19 Then you will say, “The branches were broken off so that I could be grafted in.” 20 Granted! They were broken off because of their unbelief, but you stand by faith. Do not be arrogant, but fear! 21 For if God did not spare the natural branches, perhaps he will not spare you. 22 Notice therefore the kindness and harshness of God—harshness toward those who have fallen, but God’s kindness toward you, provided you continue in his kindness; otherwise you also will be cut off. 23 And even they—if they do not continue in their unbelief—will be grafted in, for God is able to graft them in again. 24 For if you were cut off from what is by nature a wild olive tree, and grafted, contrary to nature, into a cultivated olive tree, how much more will these natural branches be grafted back into their own olive tree?
Kiddushin 36aBabylonian Talmud
And if you would say: It is when they do not have faithfulness that they are called sons, as stated, but when they worship idols they are not called sons anymore; therefore, come and hear: And the verse states: “A seed of evildoers, sons who deal corruptly,” which alludes to the corruption of idol worship. And if you would say that although they are called “sons who deal corruptly,” they are no longer called full-fledged sons of God once they have sinned, come and hear: And the verse states: “And it shall come to pass that, instead of what was said to them: You are not My people, it shall be said to them: Sons of the living God.” This verse indicates that when the Jews repent they are again called full-fledged sons of God.
Notes and References
"... In spite of what might initially seem to be the meaning of the 'on condition that' passages — that God would cancel the covenant if its conditions were not fulfilled — there is actually no hint of such a view in the entire body of Tannaitic literature. The 'on condition that' passages themselves are not directed toward such a possibility. Partially, they are hortatory, insisting that the named commandment should be observed. The primary intention, however, is to emphasize that anyone wishing to deny the implications of the covenant — the obligation to keep its commandments — is considered to be rejecting the covenant itself, essentially 'denying the exodus.' While such a person may choose to withdraw from the covenant, this does not imply cancellation on God's part. The Rabbis never doubted that God would remain faithful to the covenantal promises, even when met with disobedience. This universal view is distinctly stated by R. Jose (b. Halafta): 'No word of blessing that issued from the mouth of the Holy One, blessed be He, even if based upon a condition, was ever withdrawn by Him.' This point is elaborated in the Mekilta, where R. Eleazar b. R. Jose says in the name of Abba Jose the son of the Damascene: "And God saw the children of Israel," knowing that they would provoke Him in the future; 'and God took cognizance of them,' knowing that they would blaspheme in the future. So why was He so lenient? Because of the power of repentance. Similarly, why does it say that "He was their Savior" (Isaiah 63.8) when He knew that Israel would deal falsely with Him? Because 'He, being full of compassion, forgives iniquity' (Psalm 78:38). The only possible exception to this view — that God maintained the promises of the covenant despite disobedience — is a remark attributed to R. Judah (Sifre Deuteronomy 96 (157; to 14.1); compare Kiddushin 36a) ..."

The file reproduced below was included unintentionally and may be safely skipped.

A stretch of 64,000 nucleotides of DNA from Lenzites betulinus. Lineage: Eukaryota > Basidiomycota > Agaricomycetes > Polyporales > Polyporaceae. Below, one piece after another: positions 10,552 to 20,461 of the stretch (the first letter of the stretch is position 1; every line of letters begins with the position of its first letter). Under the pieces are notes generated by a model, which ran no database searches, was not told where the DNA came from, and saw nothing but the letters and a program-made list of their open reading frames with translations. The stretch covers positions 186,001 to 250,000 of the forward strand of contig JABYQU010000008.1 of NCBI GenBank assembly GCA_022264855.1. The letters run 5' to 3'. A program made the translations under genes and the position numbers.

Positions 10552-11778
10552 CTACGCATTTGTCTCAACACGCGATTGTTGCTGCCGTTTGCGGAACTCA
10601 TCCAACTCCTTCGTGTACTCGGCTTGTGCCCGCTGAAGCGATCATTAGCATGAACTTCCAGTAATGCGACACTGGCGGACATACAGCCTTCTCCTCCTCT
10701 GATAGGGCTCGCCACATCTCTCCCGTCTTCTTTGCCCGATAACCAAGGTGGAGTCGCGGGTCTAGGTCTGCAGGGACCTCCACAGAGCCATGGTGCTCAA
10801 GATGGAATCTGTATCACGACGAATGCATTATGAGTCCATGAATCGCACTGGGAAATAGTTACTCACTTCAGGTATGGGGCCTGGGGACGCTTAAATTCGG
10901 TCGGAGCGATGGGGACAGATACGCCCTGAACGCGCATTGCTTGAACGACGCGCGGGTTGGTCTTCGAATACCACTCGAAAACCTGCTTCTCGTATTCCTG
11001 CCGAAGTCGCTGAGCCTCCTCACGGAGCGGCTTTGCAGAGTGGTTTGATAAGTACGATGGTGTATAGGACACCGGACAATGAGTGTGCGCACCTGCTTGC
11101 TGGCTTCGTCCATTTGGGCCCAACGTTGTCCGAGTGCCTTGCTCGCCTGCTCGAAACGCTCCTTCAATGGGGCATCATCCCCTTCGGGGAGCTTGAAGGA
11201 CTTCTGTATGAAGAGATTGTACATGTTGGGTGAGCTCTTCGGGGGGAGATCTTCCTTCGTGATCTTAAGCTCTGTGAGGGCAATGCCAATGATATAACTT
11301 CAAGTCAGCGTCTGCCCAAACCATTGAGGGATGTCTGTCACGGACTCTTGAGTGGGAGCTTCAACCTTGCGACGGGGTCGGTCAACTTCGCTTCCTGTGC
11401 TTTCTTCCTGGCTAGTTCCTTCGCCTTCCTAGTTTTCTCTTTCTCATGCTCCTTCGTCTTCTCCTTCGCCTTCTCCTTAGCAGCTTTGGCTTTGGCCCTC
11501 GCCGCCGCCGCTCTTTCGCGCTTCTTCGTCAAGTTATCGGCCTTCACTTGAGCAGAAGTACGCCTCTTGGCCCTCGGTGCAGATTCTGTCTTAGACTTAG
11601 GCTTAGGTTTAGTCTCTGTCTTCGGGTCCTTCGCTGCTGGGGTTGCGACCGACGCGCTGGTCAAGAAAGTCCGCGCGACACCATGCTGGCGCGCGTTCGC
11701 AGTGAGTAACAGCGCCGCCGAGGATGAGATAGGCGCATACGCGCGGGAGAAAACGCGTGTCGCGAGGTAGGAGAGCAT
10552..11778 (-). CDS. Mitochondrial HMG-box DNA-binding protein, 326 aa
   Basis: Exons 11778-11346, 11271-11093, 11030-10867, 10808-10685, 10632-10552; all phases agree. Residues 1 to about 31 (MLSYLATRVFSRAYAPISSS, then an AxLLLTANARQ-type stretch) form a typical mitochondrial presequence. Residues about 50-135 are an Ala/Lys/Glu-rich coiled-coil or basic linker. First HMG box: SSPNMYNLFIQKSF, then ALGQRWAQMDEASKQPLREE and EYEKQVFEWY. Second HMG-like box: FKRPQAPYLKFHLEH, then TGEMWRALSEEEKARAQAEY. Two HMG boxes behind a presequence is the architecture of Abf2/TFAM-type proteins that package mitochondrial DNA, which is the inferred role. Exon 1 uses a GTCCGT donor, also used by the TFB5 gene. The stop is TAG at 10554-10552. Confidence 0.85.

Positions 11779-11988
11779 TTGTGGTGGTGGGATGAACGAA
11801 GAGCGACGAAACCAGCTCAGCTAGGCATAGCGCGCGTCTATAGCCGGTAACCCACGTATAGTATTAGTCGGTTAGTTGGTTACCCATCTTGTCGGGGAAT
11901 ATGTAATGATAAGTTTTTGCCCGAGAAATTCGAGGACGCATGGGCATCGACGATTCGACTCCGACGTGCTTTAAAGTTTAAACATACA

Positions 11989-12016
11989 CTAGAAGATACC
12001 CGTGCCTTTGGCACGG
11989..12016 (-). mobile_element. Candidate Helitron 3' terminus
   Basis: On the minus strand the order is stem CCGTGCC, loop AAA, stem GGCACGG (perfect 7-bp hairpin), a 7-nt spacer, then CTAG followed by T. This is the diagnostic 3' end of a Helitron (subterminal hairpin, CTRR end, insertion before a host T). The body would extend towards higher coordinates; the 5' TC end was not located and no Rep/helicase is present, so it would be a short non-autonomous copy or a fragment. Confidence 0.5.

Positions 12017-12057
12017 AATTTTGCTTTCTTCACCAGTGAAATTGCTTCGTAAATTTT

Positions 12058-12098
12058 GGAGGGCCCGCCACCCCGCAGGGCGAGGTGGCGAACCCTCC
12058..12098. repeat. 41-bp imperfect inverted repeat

Sanders, E. P. Paul and Palestinian Judaism: A Comparison of Patterns of Religion (p. 95) Fortress Press, 1977